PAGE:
Giese confirmed NASCAR is “committed to addressing those costs associated with putting on the event.”

“At least we won’t be losing anything from a financial standpoint,” next year, and could learn from the traffic impacts from year one and make the event less of a “burden for residents,” Johnson adviser Jason Lee said in an interview with the Tribune. “When you have that kind of rain, to just knee-jerk have a response to, ‘Let’s just get rid of it,’ to me, was not judicious enough,” Lee said.

Still, should the city change its mind for 2024, the Park District could terminate the agreement at least 180 days before the race and NASCAR would not be entitled “to any compensation or expectation damages,” according to the permit agreement.

While the Johnson administration seems set on a 2024 NASCAR race, aldermen whose wards are among those most affected by it said the costs cause them to have serious reservations about bringing it back.

“That’s what we get? Are you kidding me?” Ald. Brian Hopkins, 2nd, asked when told by the Tribune about the $620,000 NASCAR paid. “Clearly, we did not get the best end of this deal and NASCAR obviously made out very lucratively, even with the weather keeping the crowd down and cancellation of the concert … we just didn’t really benefit from this, that’s obvious at this point.”

“Compared to Lollapalooza, it’s not even close,” Hopkins said, noting he would have liked the city to try to capture a portion of NASCAR’s broadcasting revenues.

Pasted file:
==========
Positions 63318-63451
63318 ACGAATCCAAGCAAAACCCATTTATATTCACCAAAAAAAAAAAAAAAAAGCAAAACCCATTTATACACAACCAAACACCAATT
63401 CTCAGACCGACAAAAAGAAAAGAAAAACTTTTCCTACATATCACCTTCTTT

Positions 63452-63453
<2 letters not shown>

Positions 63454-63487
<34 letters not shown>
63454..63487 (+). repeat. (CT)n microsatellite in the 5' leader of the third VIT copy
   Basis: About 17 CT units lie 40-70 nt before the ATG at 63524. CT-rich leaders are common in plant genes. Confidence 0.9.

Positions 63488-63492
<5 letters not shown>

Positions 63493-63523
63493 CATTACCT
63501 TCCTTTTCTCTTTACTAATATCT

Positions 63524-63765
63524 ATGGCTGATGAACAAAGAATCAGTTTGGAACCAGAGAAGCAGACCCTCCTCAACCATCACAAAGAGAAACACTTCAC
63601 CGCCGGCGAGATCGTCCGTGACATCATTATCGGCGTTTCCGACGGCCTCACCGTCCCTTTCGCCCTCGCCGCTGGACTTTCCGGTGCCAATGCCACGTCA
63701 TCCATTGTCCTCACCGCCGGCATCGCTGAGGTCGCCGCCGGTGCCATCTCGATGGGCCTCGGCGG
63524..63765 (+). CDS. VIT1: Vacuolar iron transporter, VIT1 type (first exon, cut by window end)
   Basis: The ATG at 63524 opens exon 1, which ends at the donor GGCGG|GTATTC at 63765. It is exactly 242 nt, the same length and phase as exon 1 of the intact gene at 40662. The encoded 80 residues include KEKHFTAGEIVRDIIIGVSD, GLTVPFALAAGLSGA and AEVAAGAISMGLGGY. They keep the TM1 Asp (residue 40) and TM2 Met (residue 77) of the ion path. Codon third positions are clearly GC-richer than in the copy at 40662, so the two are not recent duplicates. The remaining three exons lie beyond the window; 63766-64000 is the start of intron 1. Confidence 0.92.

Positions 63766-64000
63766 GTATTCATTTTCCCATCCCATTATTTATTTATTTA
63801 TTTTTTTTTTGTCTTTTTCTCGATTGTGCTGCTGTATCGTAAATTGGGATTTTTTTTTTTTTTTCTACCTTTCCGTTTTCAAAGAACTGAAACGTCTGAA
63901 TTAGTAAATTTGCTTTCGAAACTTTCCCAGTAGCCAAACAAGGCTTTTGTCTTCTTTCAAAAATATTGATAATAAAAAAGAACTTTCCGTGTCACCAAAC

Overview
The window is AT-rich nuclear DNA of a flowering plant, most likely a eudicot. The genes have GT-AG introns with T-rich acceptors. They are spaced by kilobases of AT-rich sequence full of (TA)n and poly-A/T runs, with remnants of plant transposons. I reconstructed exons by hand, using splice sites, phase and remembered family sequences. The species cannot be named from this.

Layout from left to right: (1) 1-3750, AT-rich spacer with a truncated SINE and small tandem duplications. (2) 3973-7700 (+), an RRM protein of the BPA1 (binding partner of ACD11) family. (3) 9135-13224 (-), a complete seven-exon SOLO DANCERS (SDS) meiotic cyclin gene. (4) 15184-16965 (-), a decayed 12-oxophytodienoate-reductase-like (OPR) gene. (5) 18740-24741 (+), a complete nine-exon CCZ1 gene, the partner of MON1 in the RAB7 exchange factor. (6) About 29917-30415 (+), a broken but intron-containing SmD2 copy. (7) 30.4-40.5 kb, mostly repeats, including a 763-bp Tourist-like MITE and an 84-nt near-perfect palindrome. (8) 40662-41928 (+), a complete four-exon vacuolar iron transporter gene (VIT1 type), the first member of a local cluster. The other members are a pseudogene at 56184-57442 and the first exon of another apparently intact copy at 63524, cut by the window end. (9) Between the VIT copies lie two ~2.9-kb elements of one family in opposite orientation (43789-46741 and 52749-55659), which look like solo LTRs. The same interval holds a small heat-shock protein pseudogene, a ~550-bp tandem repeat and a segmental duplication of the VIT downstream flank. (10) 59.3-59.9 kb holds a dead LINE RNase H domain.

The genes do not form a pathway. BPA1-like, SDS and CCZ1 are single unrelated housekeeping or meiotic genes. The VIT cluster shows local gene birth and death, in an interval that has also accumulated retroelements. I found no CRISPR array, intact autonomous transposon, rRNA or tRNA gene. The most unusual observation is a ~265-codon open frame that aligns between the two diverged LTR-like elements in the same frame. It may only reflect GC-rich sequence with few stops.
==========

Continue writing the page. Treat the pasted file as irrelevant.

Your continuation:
C3, the festival organizer for Lollapalooza, has typically paid a multimillion-dollar permit fee to the Park District after its four-day takeover of Grant Park. The city’s payment includes a cut of net food, beverage, sponsorship and ticket revenues. In 2021, that total payment was $7.8 million, and in 2022 it was $6.9 million.

Three downtown-area aldermen — Hopkins, Ald. Bill Conway, 34th, and Ald. Brendan Reilly, 42nd — said they were not consulted before Johnson announced Wednesday that the race would return, though Johnson had pledged in July to have an “open process where other folks get a chance to weigh in” before he made his decision.

“That’s disappointing because the mayor had promised he was not going to follow the script of the former administration and this is a page right out of their playbook,” Hopkins said. “Under the new terms, maybe we’re getting nickels and dimes. OK, arguably that’s an improvement, but to what degree I’m still unclear.”

Johnson’s chief of staff, Rich Guidice, said in an interview with the Tribune that he did give local aldermen a “heads up that NASCAR was going to be putting out their schedule on Wednesday for next year and Chicago is going to be on the list,” and that “contractually, an agreement was made for three years and we were continuing to have conversations with NASCAR.”

“Nobody was left out of anything,” Guidice said. It was “just a short turnaround,” he added.

On top of the city staffing reimbursements that Johnson officials said NASCAR will pay next year, the race company’s fee rates are scheduled to climb. The base permit cost, according to the Park District agreement, will increase to $550,000 in 2024 and the city’s percentage cut of food, beverage, and merchandise will jump from 15% to 20%.

Still, aldermen expressed concerns about how much the city spent and received from NASCAR this year and whether it was worth allowing the race to take over again.